Sunday, September 25, 2011

Introduction to Recalls

This is how I start all of my adult, leash trained greyhounds on recalls (coming when called).  I take my hound for a walk on a regular leash and I carry a very high value treat item (preferably in your pocket and not in your hand).  When my dog takes a mild interest in something and is ahead of me, I call her, and run backwards (wear appropriate shoes).  This usually encourages her to run after me.  As soon as my greyhound catches me, I feet a generous portion of my high value treat and I touch the collar with my other hand.  The reason I touch the collar is so my dog learns that part of the recall is having your collar grabbed.  A recall is not very useful if your dog cannot be caught.
For the sake of the video, I did several recalls in a short period of time. In real life, I would suggest no more than one recall every 5 - 10 minutes on your walk because otherwise your dog becomes too interested in recalls and stays at your side the entire time.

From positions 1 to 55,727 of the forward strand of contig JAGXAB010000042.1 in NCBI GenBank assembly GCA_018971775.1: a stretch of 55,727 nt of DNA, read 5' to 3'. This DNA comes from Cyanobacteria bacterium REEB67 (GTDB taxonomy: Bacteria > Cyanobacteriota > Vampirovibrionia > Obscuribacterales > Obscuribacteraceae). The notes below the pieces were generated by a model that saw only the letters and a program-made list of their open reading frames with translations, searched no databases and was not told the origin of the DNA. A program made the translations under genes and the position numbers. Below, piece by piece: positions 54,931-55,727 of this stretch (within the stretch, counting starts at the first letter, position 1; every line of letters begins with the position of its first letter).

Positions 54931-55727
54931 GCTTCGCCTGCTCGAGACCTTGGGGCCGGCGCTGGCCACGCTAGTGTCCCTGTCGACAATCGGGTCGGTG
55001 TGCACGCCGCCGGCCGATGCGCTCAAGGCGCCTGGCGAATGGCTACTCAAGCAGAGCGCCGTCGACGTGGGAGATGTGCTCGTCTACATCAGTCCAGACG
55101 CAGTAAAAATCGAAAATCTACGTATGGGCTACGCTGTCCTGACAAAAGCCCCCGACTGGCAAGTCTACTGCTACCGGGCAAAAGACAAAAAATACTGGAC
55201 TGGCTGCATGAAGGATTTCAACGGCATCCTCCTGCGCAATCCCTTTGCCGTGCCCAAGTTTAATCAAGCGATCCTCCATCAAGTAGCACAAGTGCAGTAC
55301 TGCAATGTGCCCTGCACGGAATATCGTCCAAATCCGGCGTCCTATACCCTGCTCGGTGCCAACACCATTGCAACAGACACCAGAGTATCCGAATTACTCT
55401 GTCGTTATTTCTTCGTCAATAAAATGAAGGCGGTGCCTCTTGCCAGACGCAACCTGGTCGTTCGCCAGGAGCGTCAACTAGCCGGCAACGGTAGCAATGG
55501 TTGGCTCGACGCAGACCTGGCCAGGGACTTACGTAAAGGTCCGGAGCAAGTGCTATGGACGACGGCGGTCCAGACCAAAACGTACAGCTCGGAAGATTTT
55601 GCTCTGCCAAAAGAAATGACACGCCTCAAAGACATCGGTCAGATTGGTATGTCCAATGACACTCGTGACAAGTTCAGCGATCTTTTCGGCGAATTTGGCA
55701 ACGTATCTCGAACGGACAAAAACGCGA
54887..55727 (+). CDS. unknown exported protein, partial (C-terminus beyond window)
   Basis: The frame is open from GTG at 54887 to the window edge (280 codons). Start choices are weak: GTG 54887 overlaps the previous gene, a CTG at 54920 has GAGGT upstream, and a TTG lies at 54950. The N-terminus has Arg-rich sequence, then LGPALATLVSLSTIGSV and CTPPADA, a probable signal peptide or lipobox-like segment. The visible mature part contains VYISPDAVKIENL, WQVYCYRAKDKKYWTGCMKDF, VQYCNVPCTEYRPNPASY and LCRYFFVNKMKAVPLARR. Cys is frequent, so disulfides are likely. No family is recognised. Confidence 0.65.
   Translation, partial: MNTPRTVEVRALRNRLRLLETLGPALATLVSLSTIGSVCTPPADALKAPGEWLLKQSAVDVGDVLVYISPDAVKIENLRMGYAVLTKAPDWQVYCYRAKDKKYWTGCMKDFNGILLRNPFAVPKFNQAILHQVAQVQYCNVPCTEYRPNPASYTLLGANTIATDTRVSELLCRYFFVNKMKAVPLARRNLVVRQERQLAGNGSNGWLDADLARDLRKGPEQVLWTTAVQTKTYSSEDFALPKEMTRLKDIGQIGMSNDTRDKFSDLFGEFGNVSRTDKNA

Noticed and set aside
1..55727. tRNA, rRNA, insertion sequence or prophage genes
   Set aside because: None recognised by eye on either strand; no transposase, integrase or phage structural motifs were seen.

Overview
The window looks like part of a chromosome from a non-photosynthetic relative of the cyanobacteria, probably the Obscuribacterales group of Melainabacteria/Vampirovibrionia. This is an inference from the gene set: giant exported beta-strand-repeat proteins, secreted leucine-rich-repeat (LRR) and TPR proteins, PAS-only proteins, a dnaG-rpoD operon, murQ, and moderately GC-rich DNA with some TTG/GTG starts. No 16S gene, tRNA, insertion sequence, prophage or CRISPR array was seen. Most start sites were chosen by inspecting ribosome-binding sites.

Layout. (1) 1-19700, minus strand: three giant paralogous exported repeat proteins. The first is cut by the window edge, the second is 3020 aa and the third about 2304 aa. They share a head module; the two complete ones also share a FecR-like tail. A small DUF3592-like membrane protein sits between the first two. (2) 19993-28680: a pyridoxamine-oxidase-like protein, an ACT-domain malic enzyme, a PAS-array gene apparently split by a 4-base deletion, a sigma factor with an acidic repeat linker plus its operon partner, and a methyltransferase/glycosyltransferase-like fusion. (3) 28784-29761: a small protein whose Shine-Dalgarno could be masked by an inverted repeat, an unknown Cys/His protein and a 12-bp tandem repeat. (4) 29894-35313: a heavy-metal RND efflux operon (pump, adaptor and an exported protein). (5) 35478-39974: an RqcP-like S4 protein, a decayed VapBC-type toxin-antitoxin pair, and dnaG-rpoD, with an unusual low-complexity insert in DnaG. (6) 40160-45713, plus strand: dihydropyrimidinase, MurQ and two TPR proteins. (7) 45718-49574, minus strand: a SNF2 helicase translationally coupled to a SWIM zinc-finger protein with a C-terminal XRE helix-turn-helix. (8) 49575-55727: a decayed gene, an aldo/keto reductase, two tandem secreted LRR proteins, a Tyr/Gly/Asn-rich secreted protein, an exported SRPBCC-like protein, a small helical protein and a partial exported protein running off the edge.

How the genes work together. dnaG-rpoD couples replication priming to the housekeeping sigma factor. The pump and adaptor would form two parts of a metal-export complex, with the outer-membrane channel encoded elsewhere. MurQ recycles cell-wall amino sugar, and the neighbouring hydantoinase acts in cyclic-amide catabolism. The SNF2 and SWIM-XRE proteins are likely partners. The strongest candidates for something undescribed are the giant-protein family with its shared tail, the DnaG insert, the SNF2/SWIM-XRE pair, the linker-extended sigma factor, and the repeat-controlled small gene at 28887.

I use "come" for my recalls, but you can choose another word.  "Front" and "here" are good options.  Do not pick a word that flies out of your mouth all of the time.  Do not use a word that you have already trained your dog to ignore most of the time.  This is not a recall I use casually or around the house.  When I am being casual, I use something else. 

My dogs know that "come" is not optional, but it is also highly rewarded.  I always pay my hounds for good recalls for their entire lives. 

Obviously in the video above, the demo dog (Seven) is already trained and promptly responds to me each time.  In real life, you will likely be ignored at first and this is exactly why you have them on leash.  Gently tug and turn your dog around.  Often he will start to chase when he sees you running backwards.  Each time you practice a recall, always give your dog two seconds to respond.  I often have people in my classes that get in a bad habit of jerking their dog each time they call.  In those cases, we have no idea if the dog was going to respond or not, so give your dog a chance.

If you are generous in your rewards and your dog enjoys eating, this is a great way to teach an emergency recall for the day when your gate is left open or your dog slips his collar.  If he has been paid handsomely for past efforts, there is no reason for him not to come bounding back to you.

Don't forget to touch the collar!